Weather overview and short-term outlook to Wednesday 22 July 2020
Visual: Daytime satellite image of southern Africa at noon on Friday 17 July.
Source: Eumetsat, https://eumetview.eumetsat.int/static-images/latestImages/EUMETSAT_MSG_RGBNatColourEnhncd_SouthernAfrica.jpg
The power of the South Atlantic high pressure cell was vividly demonstrated when it penetrated Namibia from the south-west, then went northward across the country reaching even the highlands in central Angola.
This week’s cold intrusion is a so-called diabatic process. It means the energy (or lack of it) is contained in the system itself and not transported from an external origin. In layman’s terms it simply indicated that the high pressure cell was already very cold when it made landfall, it did not advect the cold from another source, usually polar air from the Antarctic.
As an aside, Oosweer is a typical adiabatic process. This denotes that the airflow in Oosweer, although zonal on the surface, is actually descending or sinking air as a result of topography – the difference in elevation between the central plateau and the coastal plain.
When the high pressure cell was still offshore during the previous weekend, it had a typical mid-winter barometric pressure of 1024 mB. It was only when it approached the continent that a very strong frontal system developed. This system brought copious rain to the Western Cape a week ago and was so strong, it spilled into southern Namibia where rainfall of anything between 15mm and 40mm was measured over a very large area from the coastline all the way across the Karas region to Ariamsvlei. This was indeed an unusual occurrence because the total winter rainfall in the south, in a normal year, usually adds up to only about 15mm for the entire season.
Behind this front, the high pressure cell quickly grew in intensity, reading 1032 mB by Tuesday but it was only as it drifted across the continent that its real strength showed. By Wednesday, the early morning pressure over much of South Africa read 1036 mB, which is exceptionally high even for winter. This moved into Namibia through Botswana leading to very cold mornings in the south-eastern quadrant and the eastern districts along the Gemsbok Park and the Botswana border.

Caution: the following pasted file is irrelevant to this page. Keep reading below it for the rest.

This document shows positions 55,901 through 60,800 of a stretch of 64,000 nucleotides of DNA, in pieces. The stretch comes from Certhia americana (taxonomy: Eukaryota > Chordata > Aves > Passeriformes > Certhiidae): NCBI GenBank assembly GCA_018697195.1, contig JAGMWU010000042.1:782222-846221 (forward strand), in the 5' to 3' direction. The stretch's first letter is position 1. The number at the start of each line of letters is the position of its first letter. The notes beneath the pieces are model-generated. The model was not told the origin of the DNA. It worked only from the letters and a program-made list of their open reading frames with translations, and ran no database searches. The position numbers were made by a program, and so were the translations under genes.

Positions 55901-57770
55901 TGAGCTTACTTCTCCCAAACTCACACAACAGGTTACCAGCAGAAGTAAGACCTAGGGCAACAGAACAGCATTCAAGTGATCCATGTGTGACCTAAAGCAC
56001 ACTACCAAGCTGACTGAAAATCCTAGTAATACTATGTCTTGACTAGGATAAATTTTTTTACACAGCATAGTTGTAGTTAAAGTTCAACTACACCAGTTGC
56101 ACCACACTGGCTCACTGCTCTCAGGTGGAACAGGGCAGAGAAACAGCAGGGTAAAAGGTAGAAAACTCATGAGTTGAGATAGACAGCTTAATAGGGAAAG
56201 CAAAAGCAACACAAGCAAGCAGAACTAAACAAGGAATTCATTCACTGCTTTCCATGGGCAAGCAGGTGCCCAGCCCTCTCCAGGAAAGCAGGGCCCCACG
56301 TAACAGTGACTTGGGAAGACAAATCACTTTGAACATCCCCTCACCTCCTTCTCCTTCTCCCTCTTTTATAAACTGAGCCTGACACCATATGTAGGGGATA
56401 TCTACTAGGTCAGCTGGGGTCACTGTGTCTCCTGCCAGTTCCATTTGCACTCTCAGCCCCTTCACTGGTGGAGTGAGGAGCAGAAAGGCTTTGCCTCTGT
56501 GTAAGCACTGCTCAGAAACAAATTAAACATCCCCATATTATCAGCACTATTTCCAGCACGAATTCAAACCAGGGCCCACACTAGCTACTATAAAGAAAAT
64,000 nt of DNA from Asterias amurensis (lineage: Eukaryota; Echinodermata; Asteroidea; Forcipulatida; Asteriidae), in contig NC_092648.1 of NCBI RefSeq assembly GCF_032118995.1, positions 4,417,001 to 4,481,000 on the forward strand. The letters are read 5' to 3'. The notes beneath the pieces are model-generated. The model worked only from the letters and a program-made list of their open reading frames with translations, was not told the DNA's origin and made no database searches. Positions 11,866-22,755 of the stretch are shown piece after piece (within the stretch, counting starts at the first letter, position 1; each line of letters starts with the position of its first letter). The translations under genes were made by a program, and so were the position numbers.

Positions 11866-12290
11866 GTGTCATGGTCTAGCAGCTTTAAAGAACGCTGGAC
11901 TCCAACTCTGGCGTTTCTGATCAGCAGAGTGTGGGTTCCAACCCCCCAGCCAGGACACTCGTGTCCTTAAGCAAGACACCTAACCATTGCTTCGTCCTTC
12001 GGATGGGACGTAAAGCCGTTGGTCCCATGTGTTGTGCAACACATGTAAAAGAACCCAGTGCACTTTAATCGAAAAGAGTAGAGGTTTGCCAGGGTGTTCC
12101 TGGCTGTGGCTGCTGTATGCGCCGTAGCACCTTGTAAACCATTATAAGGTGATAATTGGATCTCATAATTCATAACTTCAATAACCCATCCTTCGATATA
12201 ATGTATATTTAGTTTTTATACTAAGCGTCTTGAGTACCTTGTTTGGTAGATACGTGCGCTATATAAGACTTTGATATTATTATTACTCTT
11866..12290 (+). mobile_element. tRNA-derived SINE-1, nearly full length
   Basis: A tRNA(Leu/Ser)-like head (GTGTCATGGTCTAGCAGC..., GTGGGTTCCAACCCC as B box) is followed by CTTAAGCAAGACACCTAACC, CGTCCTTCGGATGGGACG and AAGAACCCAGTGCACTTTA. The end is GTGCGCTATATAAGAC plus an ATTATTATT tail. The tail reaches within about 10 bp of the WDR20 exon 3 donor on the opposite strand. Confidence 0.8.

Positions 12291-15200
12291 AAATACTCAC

These very high pressures over the interior of the sub-continent were in stark contrast to the lower pressure over the coastal plain, causing very windy conditions, especially at night when the pressure differential was most active. As can be expected, the wind was strongest at or near the escarpment where the pressure difference was the biggest. Evidence of the strong winds can be seen in this week’s visual with sandy plumes blowing off the Namibian coast into the Atlantic.
This cold intrusion was atypical in more than one sense. Not only was the core very cold, it penetrated far north into Botswana, Namibia, Angola, western Zambia, Zimbabwe and even the low lying Mozambique. In the visual, the front still shows in the east covering most of Mozambique, Malawi and northern Zambia.
On the Radar
As the high pressure cell shifted to the east, the wind veered from the south-east to the east, bringing in more cold across Botswana’s plains, but by Friday it had already resumed its northerly flow, with a marked improvement in temperatures as warmer air came in from the north.
The easterly airflow continues during the weekend which sets the stage for Oosweer at the coast. However the outlooks disagree over its intensity and location.
The most probable scenario is that Oosweer will be restricted to the area between Swakopmund and Hentiesbaai, gradually developing to the south during Sunday while pulling away in the northern Namib.
The wind over the interior should remain easterly to north-easterly and on the coastal plain mostly from the east, so the potential for Oosweer or Oosweer-like conditions are there. The unknown factor is how close will it come to the shoreline and whether it will fizzle out about 30 km before it reaches the sea.
For next week, a return to “normal” winter conditions is expected with no new cold intrusions.
Interestingly, a quick check in the Economist weather archive revealed that the last similar occurrence like this week was in 2008, giving some credence to the notion of the 11-year solar cycle and that this may have a lot to do with this year’s winter.